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Morning rituals

          I can’t decide whether to call them mountains or hills, but I live about 5 minutes away from the in-between clusters that make up the Mission Peak Regional Preserve. The elevation of the peaks reaches roughly 2100 feet, or 640 meters, and on a day as open and blue as today’s, you can see clear to San Francisco from the summit.
          The most popular trail in the park is the Stanford, which has become uncomfortably congested over the years with hikers playing thumping music from tinny bluetooth boomboxes (or whatever it is people use to blast Pitbull wherever they go). I always take the Ohlone trail, though even that one seems to be growing in visitors by the month — I used to meet no one in the mornings and now I see a few on my way up and even more on my way down.
          I’d always thought the park was rather ugly and declared once to a friend years ago that the only reason anyone climbs Mission Peak at all must be for the physical challenge because there was nothing else to recommend it. The whole park is plain and austere in that way: aside from one briefly wooded area on the Ohlone trail that ends far too quickly, there are few distractions of beaut, or even shade along the entire course. The Stanford side is even more barren, its trail ascending steadily at an unremitting incline with nothing but hard dirt and boomboxing hikers for company, endlessly rising upward in the middle of what feels like nothing and nowhere. Most of the year, the mountains (or hills) aren’t even green because the whole area is so bare and exposed that the sun turns all the crackled green grass yellow by March or April, matching the clouds of dust kicked up by sweaty hikers with reddening necks.
          But it is good exercise, and since I hate basically all other forms of exercise, I decided about half a year ago to start getting up early every morning to go hiking there. It would still be dark as I ate breakfast standing by the kitchen counter and then I would drive the 5 minutes to the trail and step out into the empty world, still warm from sleep. It would be so quiet up there in the mornings, the air crisp and fresh. Sometimes I listened to music or podcasts, and sometimes I walked in silence. I always felt happy to be there.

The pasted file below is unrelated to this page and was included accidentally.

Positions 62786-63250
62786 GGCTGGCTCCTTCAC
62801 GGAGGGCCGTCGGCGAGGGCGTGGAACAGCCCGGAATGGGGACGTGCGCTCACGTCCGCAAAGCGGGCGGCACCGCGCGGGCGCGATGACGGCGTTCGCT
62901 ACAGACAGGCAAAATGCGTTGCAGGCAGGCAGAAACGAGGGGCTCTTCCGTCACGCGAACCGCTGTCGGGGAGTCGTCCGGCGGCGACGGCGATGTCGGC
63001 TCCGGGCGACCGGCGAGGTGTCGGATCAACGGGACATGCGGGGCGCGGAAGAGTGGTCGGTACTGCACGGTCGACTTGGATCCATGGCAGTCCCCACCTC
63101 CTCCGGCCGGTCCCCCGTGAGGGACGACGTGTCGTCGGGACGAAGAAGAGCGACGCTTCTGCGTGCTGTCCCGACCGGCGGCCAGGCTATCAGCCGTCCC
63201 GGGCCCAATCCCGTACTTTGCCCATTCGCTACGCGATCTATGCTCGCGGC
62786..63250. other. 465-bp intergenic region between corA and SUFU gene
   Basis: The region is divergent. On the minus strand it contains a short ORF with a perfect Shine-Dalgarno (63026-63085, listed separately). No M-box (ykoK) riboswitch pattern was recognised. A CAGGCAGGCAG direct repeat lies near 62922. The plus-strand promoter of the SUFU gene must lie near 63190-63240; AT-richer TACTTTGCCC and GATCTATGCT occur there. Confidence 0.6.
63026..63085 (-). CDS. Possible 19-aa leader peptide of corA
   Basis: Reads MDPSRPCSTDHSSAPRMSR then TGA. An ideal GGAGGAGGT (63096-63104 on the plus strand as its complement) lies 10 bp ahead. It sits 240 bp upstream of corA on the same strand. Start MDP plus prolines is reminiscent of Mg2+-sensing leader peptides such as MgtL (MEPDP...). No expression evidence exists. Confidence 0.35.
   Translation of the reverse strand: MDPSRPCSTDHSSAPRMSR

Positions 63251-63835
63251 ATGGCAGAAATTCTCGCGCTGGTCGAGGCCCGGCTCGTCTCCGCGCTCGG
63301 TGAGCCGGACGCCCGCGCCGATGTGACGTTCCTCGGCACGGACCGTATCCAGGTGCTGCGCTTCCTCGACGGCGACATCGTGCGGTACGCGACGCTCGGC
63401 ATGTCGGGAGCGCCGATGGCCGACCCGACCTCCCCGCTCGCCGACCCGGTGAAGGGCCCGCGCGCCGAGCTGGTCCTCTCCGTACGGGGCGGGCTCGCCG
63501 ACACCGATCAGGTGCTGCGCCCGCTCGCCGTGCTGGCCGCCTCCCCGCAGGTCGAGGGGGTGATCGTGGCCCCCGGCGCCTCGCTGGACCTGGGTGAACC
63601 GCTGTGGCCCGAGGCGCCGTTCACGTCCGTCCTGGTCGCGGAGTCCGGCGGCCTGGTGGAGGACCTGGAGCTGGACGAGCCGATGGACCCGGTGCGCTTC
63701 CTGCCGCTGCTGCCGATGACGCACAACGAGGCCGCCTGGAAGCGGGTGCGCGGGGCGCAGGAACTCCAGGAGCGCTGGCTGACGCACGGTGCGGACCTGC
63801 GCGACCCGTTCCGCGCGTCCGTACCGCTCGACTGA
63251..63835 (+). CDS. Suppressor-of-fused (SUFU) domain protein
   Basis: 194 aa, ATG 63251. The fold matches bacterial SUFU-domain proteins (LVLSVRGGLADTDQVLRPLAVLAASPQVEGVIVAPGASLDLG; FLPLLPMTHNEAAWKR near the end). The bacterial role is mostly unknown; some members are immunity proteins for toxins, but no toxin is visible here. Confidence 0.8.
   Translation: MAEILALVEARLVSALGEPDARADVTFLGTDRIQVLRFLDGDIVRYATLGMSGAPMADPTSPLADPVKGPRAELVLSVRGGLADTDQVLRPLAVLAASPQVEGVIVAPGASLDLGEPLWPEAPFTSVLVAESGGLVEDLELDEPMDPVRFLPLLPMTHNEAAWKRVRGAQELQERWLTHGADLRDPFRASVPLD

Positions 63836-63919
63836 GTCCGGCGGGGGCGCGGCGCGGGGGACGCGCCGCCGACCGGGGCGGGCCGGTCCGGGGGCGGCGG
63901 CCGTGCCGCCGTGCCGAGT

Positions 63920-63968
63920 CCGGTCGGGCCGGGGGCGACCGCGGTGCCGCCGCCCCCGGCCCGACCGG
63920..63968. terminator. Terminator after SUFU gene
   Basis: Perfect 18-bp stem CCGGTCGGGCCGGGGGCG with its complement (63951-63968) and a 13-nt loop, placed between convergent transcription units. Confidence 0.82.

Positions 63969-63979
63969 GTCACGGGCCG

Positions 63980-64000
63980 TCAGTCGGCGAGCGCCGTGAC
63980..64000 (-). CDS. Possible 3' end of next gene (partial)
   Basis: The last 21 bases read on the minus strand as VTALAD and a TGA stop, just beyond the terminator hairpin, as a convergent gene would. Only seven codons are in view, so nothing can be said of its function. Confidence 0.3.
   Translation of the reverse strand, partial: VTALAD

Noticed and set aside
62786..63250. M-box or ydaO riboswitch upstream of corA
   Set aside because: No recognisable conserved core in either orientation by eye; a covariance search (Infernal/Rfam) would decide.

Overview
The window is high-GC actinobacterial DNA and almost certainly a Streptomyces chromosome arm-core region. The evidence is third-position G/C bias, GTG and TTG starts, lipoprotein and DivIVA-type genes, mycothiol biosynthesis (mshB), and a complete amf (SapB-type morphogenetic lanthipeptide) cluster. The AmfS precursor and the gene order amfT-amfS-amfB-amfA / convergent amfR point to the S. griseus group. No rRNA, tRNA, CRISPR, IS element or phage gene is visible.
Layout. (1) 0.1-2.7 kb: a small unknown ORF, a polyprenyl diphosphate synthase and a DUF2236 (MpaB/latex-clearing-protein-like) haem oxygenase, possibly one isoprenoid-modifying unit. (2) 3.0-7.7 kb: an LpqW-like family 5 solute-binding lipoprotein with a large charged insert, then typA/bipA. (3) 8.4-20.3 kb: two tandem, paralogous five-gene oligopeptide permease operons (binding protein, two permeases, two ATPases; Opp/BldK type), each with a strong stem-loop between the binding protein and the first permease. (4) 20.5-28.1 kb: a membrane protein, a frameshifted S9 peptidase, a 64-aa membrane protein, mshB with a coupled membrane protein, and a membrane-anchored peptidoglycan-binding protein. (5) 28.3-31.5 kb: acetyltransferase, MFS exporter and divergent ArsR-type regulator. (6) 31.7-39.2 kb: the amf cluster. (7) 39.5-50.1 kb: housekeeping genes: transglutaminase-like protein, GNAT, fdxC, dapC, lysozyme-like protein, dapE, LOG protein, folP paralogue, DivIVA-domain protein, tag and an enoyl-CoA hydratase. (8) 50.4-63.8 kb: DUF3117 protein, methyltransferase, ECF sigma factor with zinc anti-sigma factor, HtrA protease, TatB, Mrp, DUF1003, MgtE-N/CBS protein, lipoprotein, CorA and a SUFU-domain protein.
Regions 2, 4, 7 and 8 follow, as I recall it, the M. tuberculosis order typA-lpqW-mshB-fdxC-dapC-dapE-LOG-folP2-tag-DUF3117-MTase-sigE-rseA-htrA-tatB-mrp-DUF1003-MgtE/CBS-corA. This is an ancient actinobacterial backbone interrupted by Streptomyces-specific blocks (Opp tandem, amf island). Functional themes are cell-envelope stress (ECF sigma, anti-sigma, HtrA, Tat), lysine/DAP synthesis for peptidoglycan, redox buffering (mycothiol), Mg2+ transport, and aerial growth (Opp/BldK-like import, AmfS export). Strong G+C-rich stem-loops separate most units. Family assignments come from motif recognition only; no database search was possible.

The reason I vacillate between “hills” and “mountains” is because “mountains” call forth images of formidable monoliths made from rock and stone and these mountainous hills, or hillous mountains feel soft and mild to me, their golden green grass winking in the sunlight, smooth and rolling as a marble, and it is only until you reach near the top that the terrain turns jagged with rocks and edges.
          I began noticing after about a week (or was it a month?) that the hills take on all different kinds of shades and moods depending on light and atmosphere, which makes me think of Monet’s paintings of the Rouen Cathedral in all the varying tones and hues of morning, night, and the hours in between. Sometimes the hills are cloaked in a delicate rosy hue, which creates such a lovely effect that they could be called beautiful instead of plains and sometimes everything is touched in blues and the land looks newly made.
          I don’t remember when I started feeling differently about the place, but I guess any place begins to feel special when enough time is spent in it, especially in those very early or late hours of the day that hold its dwellers within a glow of intimacy. I know that at some point those mountains began to feel like my own and at another point the trail and the surrounding hills were as familiar to me as a friend you look at one day and wonder how there could’ve been a time that you’d looked at them with indifference.
          There are some mornings when the sky would be overcast and a thick blanket of fog would spread, covering the mountains, wrapping around the trees, and the path before me would disappear like an evaporating dream. Condensation would cling to strands of my hair, making them wet to the touch, which always surprised me, because the mist would always appear like some translucent ghost, solid and whole in its formation.
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